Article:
After random spoken riffing, “Amnesia” finds Richards sinking into the pulsing groove of the corner-of-mouth muttered mid-tempo. Fallout from being conked on the head (coconut tree, anyone?), its snarl suggests far darker pursuits. That misdirection to danger fuels his song and feeds his hungers.
“She’s a vegetarian, and me, I like my meat,” Richards enthuses in the “opposites attract” rocker d’amour “Heartstopper.” Waddy Wachtel’s electric guitar sweeps down, strangles the frenzy and drives it higher—like the great late mid-career Stones moments—but Richards’ snaggle-toothed confession of lust-fueled magnetism brings it home.
If “Something for Nothing” seems expected, the halting “Just a Gift,” all midnight and gravelly offer, has that gentleman rogue tinge that’s made Richards the most alluring of all rock stars. The smoldering, world-weary knowledge and always tender soul beneath the leathery exterior beckon.
Followed by a drawn-out “Good Night Irene,” delivered like the dissolute’s “Amazing Grace,” Crosseyed Heart is a hymnal for rascals, reprobates and ne’er-do-wells with hearts of gold—or at least kindness. Honor among thieves, love amongst scoundrels… Keith Richards has carved an encompassing survey of his own spirit and set it to a vast set of influences for all to see.
The return of Difford & Tilbrook! A review of the first brand-new Squeeze album in 17 years. Written by Rob Mesure on the MusicOMH website, dated Sept. 29, 2015…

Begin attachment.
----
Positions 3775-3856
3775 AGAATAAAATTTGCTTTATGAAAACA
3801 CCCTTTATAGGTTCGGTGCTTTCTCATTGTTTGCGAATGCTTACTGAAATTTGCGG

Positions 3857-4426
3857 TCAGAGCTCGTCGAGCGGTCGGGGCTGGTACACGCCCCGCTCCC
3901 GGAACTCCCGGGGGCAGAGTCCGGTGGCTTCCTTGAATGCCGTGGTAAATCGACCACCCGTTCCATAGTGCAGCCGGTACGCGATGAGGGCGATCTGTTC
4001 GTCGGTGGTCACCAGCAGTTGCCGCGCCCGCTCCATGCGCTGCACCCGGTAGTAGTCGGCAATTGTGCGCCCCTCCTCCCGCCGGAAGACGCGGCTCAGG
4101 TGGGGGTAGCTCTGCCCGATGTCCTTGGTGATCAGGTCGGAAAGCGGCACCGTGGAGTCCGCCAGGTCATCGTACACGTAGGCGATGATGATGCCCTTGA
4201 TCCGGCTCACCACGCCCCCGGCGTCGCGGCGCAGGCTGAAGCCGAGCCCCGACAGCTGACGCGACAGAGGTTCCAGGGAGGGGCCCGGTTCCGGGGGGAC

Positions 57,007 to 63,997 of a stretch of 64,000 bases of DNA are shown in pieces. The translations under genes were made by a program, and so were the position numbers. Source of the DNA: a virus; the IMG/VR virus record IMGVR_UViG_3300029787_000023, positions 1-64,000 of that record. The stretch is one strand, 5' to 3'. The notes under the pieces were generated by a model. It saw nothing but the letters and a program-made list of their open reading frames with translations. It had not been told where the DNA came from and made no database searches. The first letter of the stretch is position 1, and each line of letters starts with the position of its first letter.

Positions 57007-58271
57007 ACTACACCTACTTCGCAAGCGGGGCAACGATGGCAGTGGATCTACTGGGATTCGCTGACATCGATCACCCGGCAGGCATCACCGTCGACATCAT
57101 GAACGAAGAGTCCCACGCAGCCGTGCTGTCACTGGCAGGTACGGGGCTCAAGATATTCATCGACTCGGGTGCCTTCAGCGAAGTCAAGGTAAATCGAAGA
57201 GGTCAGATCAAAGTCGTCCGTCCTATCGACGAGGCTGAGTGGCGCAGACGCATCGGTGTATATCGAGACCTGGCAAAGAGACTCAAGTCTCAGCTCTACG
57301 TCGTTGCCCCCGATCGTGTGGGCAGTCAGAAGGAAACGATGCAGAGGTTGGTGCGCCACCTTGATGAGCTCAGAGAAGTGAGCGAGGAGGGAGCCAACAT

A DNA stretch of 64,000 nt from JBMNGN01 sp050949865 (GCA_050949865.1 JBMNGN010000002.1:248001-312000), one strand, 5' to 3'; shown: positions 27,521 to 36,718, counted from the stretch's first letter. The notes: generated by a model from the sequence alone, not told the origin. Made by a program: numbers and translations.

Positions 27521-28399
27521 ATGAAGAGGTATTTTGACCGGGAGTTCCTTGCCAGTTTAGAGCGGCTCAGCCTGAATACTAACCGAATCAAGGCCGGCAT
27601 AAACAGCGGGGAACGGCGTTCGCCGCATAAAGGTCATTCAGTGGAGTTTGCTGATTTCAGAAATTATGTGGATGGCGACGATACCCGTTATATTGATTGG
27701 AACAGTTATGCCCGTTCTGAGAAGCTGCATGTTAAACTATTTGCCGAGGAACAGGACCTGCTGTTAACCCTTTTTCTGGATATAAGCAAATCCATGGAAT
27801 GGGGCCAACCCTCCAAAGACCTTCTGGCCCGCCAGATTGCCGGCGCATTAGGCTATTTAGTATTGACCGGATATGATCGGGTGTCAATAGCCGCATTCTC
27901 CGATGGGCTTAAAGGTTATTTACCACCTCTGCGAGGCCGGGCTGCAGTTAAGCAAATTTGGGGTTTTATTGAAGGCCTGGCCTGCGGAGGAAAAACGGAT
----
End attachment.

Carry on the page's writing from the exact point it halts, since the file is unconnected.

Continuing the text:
Danny Baker makes little apology for the lack of authentic grit and misery in Going to Sea in a Sieve, his memoir of growing up in 1970s Bermondsey: “What was our life like in the noisy, dangerous and polluted industrial pock mark [in] one of the capital’s toughest neighbourhoods?” asks the ever-affable broadcaster. “Utterly magnificent, and I’d give anything to climb inside it again.” Now that the book is being brought to vivid brown-and-orange life in the BBC series Cradle to Grave, who better to provide original songs for the soundtrack than Baker’s old schoolmate Chris Difford and Glenn Tilbrook?
Since their most recent reunion in 2007, Squeeze have released Spot the Difference – a 2010 album of classic songs re-recorded – and an EP of new songs, but Cradle to the Grave is the first full album of (mostly) new material to emerge in 17 years. Tilbrook initially contacted Baker after reading his book with a view to working on a musical; what has emerged instead is an album that complements a television series, but works just as well without it.